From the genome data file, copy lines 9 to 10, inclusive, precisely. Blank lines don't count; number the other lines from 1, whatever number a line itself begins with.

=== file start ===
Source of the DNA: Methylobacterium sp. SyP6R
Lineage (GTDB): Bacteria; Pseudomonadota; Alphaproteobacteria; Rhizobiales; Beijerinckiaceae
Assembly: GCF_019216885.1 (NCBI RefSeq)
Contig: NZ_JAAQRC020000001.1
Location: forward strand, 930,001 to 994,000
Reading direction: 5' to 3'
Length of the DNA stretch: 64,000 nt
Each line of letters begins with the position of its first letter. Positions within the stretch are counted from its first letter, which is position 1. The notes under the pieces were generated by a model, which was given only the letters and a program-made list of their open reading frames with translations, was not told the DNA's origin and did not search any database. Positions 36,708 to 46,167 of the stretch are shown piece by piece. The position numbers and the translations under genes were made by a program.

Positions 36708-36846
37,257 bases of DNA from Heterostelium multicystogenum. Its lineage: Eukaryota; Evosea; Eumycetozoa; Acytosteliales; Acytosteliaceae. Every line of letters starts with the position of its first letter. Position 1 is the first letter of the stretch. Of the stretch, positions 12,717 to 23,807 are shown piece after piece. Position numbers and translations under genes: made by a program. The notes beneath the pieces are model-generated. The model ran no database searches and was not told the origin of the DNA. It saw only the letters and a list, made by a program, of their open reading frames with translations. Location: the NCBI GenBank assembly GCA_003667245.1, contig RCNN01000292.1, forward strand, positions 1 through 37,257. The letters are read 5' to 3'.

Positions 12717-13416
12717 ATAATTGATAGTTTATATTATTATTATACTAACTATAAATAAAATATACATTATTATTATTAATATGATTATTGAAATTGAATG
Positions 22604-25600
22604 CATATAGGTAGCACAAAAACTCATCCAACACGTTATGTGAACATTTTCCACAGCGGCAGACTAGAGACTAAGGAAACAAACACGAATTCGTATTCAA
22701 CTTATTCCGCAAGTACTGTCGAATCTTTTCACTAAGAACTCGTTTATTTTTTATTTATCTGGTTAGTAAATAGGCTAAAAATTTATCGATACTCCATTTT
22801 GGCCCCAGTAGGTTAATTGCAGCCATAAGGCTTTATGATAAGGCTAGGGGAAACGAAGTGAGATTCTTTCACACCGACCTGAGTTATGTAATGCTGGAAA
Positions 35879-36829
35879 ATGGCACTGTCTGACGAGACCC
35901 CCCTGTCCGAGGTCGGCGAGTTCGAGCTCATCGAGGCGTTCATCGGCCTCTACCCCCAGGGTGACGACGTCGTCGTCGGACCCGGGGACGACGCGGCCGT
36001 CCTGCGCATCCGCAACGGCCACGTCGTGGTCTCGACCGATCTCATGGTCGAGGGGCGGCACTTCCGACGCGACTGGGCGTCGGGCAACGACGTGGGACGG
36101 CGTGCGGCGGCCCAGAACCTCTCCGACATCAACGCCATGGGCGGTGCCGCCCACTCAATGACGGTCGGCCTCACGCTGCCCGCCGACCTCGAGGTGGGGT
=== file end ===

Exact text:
Positions 36708-36846
37,257 bases of DNA from Heterostelium multicystogenum. Its lineage: Eukaryota; Evosea; Eumycetozoa; Acytosteliales; Acytosteliaceae. Every line of letters starts with the position of its first letter. Position 1 is the first letter of the stretch. Of the stretch, positions 12,717 to 23,807 are shown piece after piece. Position numbers and translations under genes: made by a program. The notes beneath the pieces are model-generated. The model ran no database searches and was not told the origin of the DNA. It saw only the letters and a list, made by a program, of their open reading frames with translations. Location: the NCBI GenBank assembly GCA_003667245.1, contig RCNN01000292.1, forward strand, positions 1 through 37,257. The letters are read 5' to 3'.